Over two years ago, I made a commitment to live out each Yama in my life and write about the experience.
That series, Applying the Yamas to Daily Life has been cornerstone content for The Yoga Lunchbox and has also been published in Asana Journal. Now, at the prompting of my editor at Asana, I’ve embarked on the same mission for the Niyamas.
Every few weeks, I’m picking one niyama and studying it plus observing how it shows up in my life. For those new to yoga, the Yamas and Niyamas spring from Patanjali’s yoga Sutras, where he codifies the practice of Yoga into eight limbs, like branches on a tree. The Yamas and Niyamas outline how a yogi behaves toward him or herself, and others.
Not so much moral imperatives, the Yamas and Niyamas are ways of being that naturally arise as we practise the other limbs like asana, pranayama and meditation.
We can choose to impose them on ourselves and our pula pula inflavel lives, but until we’re ready to naturally unfold in that direction, there will be some conflict or resistance. This in itself can be useful because it highlights areas of Self for us to look at and learn about.
The first yama is Saucha, usually translated as purity and sometimes as cleanliness.
No matter what kind of Yoga we’re doing – asana, pranayama, meditation, chanting, Bhakti Yoga, Karma Yoga, Jnana Yoga – we’re always working with purification. Yoga as a practice purifies our system and by extension, our lives.
This clearing out on all levels allows Prana (life force) or energy to flow freely. We release and dissolve all kinds of blockages.
This is what Saucha is about – clearing out the dirt removing the unnecessary. On a basic physical level, it applies to how we clean ourselves. It’s the way we shower, scrape our tongues, clean our teeth, wear clean clothes and eat life-supporting, nourishing foods that move cleanly through our systems. Done daily, and with reverence, these simple practices will lay a strong foundation to our lives. We’ll feel better about ourselves.
On a deeper level, Saucha shows up in our lives in other ways.
Saucha is about purity of energy, so in our homes; it’s about the way we organise and maintain our space.
Compare the feeling of walking into a zen-style room. The floor is wooden, there is a rug on the floor, aligned perfectly with the walls. Two pot plants fill separate corners. There is a sense of everything in its place and a place for everything. The room is light and airy. Now walk into a cluttered lounge with furniture at haphazard angles, dirty dishes strewn around the room, weeks of newspapers stashed on the coffee table, clothes hanging over chair arms and toys strewn across the room.
How does it feel walking into each room? What is you inclination walking into each room? In the zenstyle room, my inclination is to sit and breathe. The energy of the room is pure. In the cluttered lounge, my inclination is to clean up and find a place for everything. Then I can sit and breathe because now the energy of the room is pure.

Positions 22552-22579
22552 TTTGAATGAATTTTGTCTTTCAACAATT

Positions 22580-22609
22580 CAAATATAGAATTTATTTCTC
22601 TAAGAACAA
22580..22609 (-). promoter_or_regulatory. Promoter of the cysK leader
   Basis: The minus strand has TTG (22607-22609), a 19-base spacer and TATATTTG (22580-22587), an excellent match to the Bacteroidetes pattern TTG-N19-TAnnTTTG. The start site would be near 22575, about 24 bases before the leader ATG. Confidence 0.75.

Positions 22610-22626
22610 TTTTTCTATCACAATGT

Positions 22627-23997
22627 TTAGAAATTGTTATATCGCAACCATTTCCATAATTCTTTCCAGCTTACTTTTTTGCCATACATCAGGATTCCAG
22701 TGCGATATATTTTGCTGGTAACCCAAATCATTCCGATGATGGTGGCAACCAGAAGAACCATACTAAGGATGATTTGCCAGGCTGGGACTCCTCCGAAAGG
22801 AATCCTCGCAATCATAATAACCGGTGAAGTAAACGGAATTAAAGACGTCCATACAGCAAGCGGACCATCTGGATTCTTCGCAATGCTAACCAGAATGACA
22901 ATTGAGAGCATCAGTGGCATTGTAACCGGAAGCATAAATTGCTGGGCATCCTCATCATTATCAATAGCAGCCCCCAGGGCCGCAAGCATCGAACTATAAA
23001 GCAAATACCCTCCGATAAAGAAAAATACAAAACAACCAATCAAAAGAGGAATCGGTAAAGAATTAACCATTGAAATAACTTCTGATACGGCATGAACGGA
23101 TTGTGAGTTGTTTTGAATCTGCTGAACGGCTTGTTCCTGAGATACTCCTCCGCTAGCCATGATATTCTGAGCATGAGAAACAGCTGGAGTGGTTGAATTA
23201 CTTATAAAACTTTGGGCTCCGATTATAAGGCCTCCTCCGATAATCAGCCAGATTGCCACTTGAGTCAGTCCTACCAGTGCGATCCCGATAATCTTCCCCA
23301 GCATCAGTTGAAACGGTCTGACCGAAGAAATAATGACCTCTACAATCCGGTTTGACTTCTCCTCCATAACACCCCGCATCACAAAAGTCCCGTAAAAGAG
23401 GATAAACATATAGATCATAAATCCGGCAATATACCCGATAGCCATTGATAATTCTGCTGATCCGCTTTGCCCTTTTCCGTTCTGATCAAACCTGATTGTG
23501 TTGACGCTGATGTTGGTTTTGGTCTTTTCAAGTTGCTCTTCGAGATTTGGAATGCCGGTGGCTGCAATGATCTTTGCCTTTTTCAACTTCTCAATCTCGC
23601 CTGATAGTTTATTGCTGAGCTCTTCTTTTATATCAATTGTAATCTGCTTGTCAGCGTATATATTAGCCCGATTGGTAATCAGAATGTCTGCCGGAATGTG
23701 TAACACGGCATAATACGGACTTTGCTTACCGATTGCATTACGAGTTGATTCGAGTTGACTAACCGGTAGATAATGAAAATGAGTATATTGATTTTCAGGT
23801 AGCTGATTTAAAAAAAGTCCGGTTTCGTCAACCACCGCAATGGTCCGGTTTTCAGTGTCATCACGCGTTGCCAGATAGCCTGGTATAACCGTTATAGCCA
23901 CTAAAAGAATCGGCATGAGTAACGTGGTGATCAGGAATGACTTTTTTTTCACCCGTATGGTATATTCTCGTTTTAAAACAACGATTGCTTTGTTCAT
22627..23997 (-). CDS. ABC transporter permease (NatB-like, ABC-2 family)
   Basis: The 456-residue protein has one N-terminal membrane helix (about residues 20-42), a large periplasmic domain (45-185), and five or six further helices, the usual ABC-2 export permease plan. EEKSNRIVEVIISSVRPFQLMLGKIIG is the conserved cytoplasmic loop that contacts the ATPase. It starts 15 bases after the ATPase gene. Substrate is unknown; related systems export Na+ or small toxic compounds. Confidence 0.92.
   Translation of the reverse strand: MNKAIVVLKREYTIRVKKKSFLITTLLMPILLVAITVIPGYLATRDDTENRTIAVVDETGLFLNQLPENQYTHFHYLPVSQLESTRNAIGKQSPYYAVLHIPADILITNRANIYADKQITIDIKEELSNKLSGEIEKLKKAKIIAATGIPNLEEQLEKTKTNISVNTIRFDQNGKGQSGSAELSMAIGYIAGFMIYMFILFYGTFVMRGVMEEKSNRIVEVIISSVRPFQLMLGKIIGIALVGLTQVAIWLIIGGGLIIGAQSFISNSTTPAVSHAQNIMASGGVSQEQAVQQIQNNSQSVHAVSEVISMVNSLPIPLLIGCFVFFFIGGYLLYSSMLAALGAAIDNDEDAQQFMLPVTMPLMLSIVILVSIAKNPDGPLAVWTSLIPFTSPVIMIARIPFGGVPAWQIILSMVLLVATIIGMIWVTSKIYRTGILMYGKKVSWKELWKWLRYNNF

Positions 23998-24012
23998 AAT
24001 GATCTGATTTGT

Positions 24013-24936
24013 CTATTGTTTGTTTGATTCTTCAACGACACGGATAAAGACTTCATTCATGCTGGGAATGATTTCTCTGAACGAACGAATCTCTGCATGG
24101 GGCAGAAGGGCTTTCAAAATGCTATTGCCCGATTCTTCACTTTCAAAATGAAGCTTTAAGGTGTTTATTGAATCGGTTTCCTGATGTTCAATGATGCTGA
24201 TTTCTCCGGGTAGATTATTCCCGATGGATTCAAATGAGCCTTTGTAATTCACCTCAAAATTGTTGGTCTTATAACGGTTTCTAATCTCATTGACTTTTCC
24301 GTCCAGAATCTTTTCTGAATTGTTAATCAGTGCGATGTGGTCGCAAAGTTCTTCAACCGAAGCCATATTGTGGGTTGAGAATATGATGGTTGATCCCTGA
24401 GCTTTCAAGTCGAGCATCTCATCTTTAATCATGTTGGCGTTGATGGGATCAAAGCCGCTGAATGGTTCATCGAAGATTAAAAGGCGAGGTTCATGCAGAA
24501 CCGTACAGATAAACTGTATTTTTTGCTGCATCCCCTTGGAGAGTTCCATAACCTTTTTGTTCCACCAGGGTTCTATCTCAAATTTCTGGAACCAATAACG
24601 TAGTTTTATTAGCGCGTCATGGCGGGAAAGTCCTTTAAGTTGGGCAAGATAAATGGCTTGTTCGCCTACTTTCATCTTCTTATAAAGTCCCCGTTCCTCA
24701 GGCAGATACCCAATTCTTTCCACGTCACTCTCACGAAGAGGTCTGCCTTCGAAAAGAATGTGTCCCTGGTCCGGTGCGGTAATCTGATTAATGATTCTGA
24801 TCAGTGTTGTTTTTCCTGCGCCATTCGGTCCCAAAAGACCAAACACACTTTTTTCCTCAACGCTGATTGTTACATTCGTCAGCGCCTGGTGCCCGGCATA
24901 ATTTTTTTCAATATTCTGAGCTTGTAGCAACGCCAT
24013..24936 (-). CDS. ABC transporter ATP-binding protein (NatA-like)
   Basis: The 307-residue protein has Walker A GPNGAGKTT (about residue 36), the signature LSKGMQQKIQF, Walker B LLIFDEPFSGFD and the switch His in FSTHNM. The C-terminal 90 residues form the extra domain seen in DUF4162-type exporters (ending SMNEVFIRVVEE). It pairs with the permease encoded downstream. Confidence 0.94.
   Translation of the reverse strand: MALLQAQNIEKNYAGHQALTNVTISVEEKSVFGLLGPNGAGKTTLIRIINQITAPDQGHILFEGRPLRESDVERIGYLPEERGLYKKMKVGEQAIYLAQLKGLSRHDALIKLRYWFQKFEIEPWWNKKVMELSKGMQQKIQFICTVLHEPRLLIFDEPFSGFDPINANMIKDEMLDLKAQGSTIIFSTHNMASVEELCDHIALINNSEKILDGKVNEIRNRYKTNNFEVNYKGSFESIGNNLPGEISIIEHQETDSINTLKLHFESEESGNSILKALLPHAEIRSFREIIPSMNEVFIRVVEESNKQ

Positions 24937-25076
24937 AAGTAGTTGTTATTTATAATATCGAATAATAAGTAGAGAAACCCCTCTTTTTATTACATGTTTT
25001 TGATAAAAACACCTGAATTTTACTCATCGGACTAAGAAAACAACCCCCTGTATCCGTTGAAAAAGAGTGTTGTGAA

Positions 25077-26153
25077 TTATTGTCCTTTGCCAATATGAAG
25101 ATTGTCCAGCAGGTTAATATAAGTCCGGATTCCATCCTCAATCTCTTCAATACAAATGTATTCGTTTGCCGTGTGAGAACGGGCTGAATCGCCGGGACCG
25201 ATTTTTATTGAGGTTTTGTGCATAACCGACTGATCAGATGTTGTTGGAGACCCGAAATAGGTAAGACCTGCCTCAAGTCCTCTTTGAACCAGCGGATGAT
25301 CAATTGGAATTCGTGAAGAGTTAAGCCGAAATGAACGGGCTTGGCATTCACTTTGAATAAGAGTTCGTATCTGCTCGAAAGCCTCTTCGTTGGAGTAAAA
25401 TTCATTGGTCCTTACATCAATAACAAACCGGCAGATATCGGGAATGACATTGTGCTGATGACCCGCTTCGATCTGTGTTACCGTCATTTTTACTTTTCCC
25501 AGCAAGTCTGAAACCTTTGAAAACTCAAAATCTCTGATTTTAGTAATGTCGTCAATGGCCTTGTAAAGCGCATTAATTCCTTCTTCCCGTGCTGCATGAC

That is saucha in action – the recognition that everything has its place and there is a place for everything. From that place of places, energy can flow smoothly. There is nothing to do but breathe.
There is good reason for this Niyama and I notice it in my own life. Whenever I move into a house, first I have to get everything in order. It’s not a pristine manic order, but a sense of discovering where everything belongs so it can fulfill its function with maximum efficiency and beauty.
Living with a child means there’s often toys littering the lounge floor. But those toys have a place and when it’s time for bed, Samuel helps me put all his toys in their place. Underneath the daily messiness is a sense of order which we always return to, maybe not every single night, but most nights.
This adds a clarity to my life that makes my mind work better. I write better in a clean space. Everything flows smoother. The light of my life can shine brighter in a clean, orderly house when I’m clean and pure!
Imagine this – each of us has a light inside that shines out to the world. If the glass that surrounds that light is smudged, or blackened, our light will be dull or faded. The practice of Saucha cleans the glass so the light can shine brightly.
My light-shining often takes the form of housework.
I’ve noticed that when I feel scattered or heavy I naturally do housework. I’ll start organising.
Maybe I’ll go to put something away in the fridge and notice the fridge door has smeared ketchup on it. I’ll fetch a cloth and clean that ketchup. In doing so, I’ll notice crumbs in castelo inflavel the door shelves so take out the bottles and clean the shelves.
Half an hour later, I will have completely cleaned out the fridge and arranged everything according to how we use it and how it best fits. The cleaning and ordering of my physical environment has a comparable effect on my psyche. I feel clean and ordered and clear again. This is a completely different experience from cleaning a fridge because it “has to be done”. There’s almost a merging between myself and the fridge as I attend to its needs in the moment 😉
I have known this about myself for five or so years now – that housework is meditative and therapeutic. It’s only through my study of Saucha that I’m now able to put a name to my action. Making this conscious means I can choose to take action when required now – I can notice when I’m feeling out of sorts or scattered, take a look at my surroundings, and figure out what needs sorting out and cleaning. It’s brilliant!
How might saucha show up in your life?
How do you keep your body clean and pure? Your clothing? Your room? Your house? Your life?